Going green results in a triple benefit: it helps the environment, it saves on fuel costs, and in specific situations covered here, it lowers your taxes. Here are some tax benefits that businesses can reap for making environmentally-friendly decisions.
Green Power Generation
Instead of using conventional energy sources for heating, cooling, and lighting, consider alternative energy sources. These include solar, wind, and geothermal heat. The IRS rewards businesses that make investments in these alternative energy sources by allowing a tax credit of up to 30% of the cost of eligible energy property; caps apply for certain types of energy improvements. Find a list of energy incentives created by the American Recovery and Reinvestment Act of 2009 from the IRS.
If you own your building, or are a commercial landlord, and bring energy efficiency in the building up to a certain level, you can deduct $1.80 per square foot as an energy-efficient commercial-buildings deduction. There must be at least a 50% reduction in energy usage. Less-ambitious energy efficiency can yield a tax deduction of 60¢ per square foot. The deduction relates to energy efficient items installed as part of:
• The interior lighting system
• The heating, cooling, ventilation, and hot water systems
• The building envelope (such as insulation in the walls and below the roof)
While the deduction generally is available to the building owner, a tenant may qualify for a partial deduction related to interior lighting.
The energy savings is measured against a base building defined by an industry standard (Standard 90.1-2001 of the American Society of Heating, Refrigerating, and Air Conditioning Engineers and the Illuminating Engineering Society of North America as in effect on April 2, 2003). To claim the deduction, a building owner must have the building certified as eligible by a field inspection conducted by a licensed engineer or contractor. This deduction is available for systems placed in service through December 31, 2013.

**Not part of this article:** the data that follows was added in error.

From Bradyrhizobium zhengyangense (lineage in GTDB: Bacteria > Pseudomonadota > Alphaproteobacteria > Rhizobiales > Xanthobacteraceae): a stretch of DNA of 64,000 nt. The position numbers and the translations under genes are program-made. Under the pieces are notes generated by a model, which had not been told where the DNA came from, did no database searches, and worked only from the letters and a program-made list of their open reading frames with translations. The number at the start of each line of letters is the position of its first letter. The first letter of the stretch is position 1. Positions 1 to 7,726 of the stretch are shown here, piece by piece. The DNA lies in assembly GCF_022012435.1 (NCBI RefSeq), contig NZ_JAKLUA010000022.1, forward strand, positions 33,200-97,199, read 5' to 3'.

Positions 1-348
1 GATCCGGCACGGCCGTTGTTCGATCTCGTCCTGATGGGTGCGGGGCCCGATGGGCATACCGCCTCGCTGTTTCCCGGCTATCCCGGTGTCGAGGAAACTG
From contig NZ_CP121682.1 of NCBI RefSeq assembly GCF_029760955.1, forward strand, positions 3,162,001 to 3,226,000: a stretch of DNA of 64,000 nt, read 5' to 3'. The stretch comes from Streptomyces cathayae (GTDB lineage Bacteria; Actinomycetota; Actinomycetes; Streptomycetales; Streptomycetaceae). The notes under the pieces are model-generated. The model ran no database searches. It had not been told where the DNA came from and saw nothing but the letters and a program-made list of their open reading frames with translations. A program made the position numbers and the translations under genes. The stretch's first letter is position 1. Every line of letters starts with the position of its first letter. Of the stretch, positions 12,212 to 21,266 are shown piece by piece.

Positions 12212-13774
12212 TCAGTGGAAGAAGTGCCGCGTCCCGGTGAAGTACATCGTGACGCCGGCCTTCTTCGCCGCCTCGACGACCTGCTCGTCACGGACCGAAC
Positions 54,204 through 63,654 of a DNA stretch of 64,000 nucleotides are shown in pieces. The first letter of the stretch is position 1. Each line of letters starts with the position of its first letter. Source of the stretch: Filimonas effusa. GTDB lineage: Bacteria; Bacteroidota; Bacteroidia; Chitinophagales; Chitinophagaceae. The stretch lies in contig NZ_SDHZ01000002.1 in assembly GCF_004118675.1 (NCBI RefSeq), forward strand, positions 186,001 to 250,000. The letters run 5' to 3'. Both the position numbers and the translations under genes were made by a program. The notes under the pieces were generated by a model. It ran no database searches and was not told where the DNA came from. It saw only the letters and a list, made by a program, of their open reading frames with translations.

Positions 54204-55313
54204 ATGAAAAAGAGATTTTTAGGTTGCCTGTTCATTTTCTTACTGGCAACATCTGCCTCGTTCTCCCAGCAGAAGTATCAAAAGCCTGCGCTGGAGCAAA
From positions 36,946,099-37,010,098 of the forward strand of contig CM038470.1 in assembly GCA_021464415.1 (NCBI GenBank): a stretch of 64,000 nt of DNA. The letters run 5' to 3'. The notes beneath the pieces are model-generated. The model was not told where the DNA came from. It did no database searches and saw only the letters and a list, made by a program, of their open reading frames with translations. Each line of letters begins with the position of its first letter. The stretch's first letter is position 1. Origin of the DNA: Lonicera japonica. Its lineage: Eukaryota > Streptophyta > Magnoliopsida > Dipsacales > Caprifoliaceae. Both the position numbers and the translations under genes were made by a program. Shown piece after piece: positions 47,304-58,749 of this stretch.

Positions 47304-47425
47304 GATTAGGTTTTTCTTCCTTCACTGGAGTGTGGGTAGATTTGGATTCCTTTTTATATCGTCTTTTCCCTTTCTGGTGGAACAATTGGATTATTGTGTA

Instead of using gas-powered cars, trucks, and vans for your company, buying certain alternative fuel vehicles can result in a tax credit. There is a tax credit for:
• Hybrid vehicles, although many models no longer qualify. The amount of the credit varies with the make and model, and the IRS sets the credit amount. For example, the tax credit for buying a Ford Fusion Hybrid is $850 for purchases through March 31, 2010; no credit can be claimed for any Ford hybrid purchased after this date. Find a list of vehicles qualifying for the credit at FuelEconomy.gov.
• Electric-powered vehicles. There is a 10% credit for purchasing a vehicle powered by electricity. The credit is limited to $7,500 and applies to plug-in electric vehicles acquired before January 1, 2012 (a different credit applies for certain vehicles acquired before 2010). As yet, no vehicles have been certified as eligible for the credit, but GM expects to release the Chevy Volt later this year. Find details about the credit from the IRS.
State Tax Breaks
In addition to federal income tax incentives, you may qualify for an array of state-level tax breaks. These range from:
Property tax exemptions
• Rebates from utility companies for purchasing certain energy-efficient items (such as special heat pumps and water heaters)
• Loans programs to help finance energy improvements
• Sales tax exemptions on certain purchases
• Income tax deductions and/or credits.
Find state-level tax breaks through the Database of State Incentives for Renewables & Efficiency. Also, look into having free or low-cost energy audits from utility companies or other businesses that can help assess energy issues for your business.
Barbara Weltman is an attorney, author (with such titles as J.K. Lasser’s Small Business Taxes and The Complete Idiot's Guide to Starting a Home-Based Business), and trusted professional advocate for small businesses and entrepreneurs. She is also the publisher of Idea of the Day® and monthly e-newsletter Big Ideas for Small Business® at www.barbaraweltman.com, and host of Build Your Business radio. Follow her on Twitter: @BarbaraWeltman.